After two years of dogged resistance to democratising football’s constitution, FFA have ignited widespread anger among the stakeholders by recruiting the votes of four renegade federations to attempt to thwart the recommendations of the congress review working group (CRWG) when they are put before a special general meeting on September 7.
The FIFA-installed CRWG has submitted a raft of recommendations on expanding world football’s smallest Congress which FFA were widely expected to rubber stamp.
However, it appears a clandestine agreement between Lowy and rogue states ACT, Northern Territory, Northern NSW and Tasmania is looking to block reform, leaving FIFA with the option to boot out the board and impose a normalisation committee.
Fraser, whose A-League tenure ran from 2009 to 2011, believes it’s an option that should be acted upon, even though Lowy insists no “undue influence” has been placed on the minnow federations.
“When you have four tiny federations (who represent just 18 per cent of participants) prepared to vote against a major reform, it’s simply disgraceful,” Fraser said.
“If they are going to do that then come out and tell us why. The system we have is massively broken. It needs a change.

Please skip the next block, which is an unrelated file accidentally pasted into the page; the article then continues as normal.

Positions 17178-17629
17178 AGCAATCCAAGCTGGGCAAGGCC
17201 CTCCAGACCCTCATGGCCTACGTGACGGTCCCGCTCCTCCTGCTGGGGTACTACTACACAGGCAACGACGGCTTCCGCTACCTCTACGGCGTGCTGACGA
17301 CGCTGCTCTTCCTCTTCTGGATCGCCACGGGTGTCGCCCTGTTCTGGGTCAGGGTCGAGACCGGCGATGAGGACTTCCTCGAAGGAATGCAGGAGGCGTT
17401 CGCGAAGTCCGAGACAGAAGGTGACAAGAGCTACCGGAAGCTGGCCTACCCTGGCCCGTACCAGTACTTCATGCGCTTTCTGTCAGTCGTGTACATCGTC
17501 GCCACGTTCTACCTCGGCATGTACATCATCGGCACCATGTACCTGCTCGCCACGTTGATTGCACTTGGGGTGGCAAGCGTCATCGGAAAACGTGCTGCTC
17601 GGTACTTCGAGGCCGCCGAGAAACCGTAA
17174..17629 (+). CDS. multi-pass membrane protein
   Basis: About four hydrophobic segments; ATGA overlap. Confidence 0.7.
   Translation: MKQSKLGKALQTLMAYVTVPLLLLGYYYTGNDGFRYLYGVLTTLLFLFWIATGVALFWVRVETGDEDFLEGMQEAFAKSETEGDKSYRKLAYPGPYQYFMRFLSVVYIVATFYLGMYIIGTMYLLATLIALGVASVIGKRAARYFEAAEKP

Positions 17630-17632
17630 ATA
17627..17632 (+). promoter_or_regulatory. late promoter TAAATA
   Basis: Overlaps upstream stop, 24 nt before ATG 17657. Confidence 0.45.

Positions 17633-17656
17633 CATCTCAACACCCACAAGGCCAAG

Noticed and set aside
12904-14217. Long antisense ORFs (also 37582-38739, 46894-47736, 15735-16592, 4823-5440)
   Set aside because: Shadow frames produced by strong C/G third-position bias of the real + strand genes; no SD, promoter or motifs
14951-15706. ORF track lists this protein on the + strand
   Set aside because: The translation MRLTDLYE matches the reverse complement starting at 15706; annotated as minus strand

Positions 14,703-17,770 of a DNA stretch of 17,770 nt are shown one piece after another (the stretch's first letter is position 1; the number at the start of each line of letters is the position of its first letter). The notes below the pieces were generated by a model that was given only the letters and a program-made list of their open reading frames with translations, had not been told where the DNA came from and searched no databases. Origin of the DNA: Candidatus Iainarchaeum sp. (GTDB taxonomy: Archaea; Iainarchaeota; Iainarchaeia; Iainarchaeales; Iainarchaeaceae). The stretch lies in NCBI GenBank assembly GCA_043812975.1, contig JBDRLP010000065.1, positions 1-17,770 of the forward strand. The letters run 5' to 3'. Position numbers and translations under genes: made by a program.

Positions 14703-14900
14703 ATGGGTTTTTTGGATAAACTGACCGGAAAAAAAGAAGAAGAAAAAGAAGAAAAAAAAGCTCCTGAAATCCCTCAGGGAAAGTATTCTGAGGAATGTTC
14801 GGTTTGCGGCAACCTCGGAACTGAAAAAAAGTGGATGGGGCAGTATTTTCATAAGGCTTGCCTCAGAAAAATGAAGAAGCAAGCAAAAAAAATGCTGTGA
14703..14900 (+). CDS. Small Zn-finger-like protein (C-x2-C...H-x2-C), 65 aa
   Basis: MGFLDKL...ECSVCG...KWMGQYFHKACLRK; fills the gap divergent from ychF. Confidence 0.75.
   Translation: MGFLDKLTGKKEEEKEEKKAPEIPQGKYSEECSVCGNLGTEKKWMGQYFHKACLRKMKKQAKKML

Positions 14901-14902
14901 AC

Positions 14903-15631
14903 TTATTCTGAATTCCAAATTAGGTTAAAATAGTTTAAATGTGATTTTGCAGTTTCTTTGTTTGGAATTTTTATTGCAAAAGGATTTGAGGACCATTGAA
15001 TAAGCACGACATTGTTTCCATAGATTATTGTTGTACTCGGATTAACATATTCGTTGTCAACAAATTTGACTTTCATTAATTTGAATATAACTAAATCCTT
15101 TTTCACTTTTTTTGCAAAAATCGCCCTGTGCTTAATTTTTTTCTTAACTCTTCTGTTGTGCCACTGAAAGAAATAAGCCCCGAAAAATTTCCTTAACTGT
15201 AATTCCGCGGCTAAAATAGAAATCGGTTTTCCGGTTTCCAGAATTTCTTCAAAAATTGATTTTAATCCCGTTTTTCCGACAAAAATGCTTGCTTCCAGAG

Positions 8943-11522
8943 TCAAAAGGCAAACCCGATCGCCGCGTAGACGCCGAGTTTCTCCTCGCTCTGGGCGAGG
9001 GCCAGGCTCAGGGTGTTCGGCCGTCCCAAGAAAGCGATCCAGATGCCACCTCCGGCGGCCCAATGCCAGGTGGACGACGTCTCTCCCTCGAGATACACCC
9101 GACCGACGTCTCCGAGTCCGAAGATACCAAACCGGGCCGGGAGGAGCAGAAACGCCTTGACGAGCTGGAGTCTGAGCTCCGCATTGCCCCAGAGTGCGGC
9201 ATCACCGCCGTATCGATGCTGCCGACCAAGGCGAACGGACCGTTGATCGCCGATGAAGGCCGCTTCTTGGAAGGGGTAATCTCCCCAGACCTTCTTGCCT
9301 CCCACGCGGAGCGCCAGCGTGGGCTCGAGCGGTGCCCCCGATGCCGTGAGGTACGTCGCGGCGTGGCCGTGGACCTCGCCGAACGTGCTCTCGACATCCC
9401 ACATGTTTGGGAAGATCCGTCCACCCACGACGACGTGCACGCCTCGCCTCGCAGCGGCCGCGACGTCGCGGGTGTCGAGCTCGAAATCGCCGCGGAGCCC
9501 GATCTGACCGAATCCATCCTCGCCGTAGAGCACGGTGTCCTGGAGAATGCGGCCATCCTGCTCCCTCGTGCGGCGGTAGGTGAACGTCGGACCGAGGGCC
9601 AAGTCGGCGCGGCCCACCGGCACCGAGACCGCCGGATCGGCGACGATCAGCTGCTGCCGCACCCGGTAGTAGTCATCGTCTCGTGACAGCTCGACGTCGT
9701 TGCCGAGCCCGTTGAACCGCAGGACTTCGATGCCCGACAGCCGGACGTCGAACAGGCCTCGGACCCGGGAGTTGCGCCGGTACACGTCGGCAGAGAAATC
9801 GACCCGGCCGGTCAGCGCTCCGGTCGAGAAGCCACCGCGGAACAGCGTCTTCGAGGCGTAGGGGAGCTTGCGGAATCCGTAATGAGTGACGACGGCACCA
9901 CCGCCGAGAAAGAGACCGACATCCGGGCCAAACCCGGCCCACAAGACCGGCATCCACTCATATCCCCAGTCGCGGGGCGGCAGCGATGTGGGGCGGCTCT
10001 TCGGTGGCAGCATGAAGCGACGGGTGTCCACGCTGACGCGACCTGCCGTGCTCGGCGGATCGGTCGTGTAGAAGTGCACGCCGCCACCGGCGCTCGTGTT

“The clubs are ready for it and I think people in Australia have had enough. It’s a power grab by the Lowys to hang on for the last breath.
“The governance of the game needs a reboot ... hopefully FIFA will allow that to happen. It’s a test for them now to show they actually mean business.”
Fraser gave a withering assessment of where he sees the Australian game and its governing body after 13 years of the A-League.
“In any workplace around this country you get measured,” he said.
“We have a leadership who have not grown the game. They have no assets; don’t hold the management rights for a single stadium in the country; have no infrastructure; nothing in the bank; hold no media rights and we have a 10 team league where we used to have 13.
“By any criteria it’s questionable. It’s time for change and we don’t know why they’re hanging on. Maybe there are skeletons in the closet.”
Fraser sees the transition to an independently run A-League as a matter of urgency, with FFA left to look after the national teams and various other aspects.
“All the clubs are asking for is what was recommended by the Crawford Report all those years ago,” Fraser said.
“There’s a scaremongering exercise from FFA claiming the clubs are going to take all the money generated in the game.
“But, excuse me, they have been losing collectively 30 million a year for 10 years.
“They are also the only thing the FFA gain any TV revenue from because, as we know, when Frank Lowy took us into Asia we gave away the rights for the World Cup qualifiers and the Asian Cup to the World Sports Group and have to buy them back before they can be re-sold.
“Every other major code in the country have grown their revenues by growing their content.
“If the senior figures at FFA were getting paid the same as those running Hockey Australia or the tenpin bowls federation I don’t have a problem with that.
“But don’t pay them the same amount of money as the guy who's running the AFL and the NRL and come up with no improvements on revenue numbers.
“The FFA need to live within their means and look after whatever it is they are good at running - but that’s clearly not the whole of football.”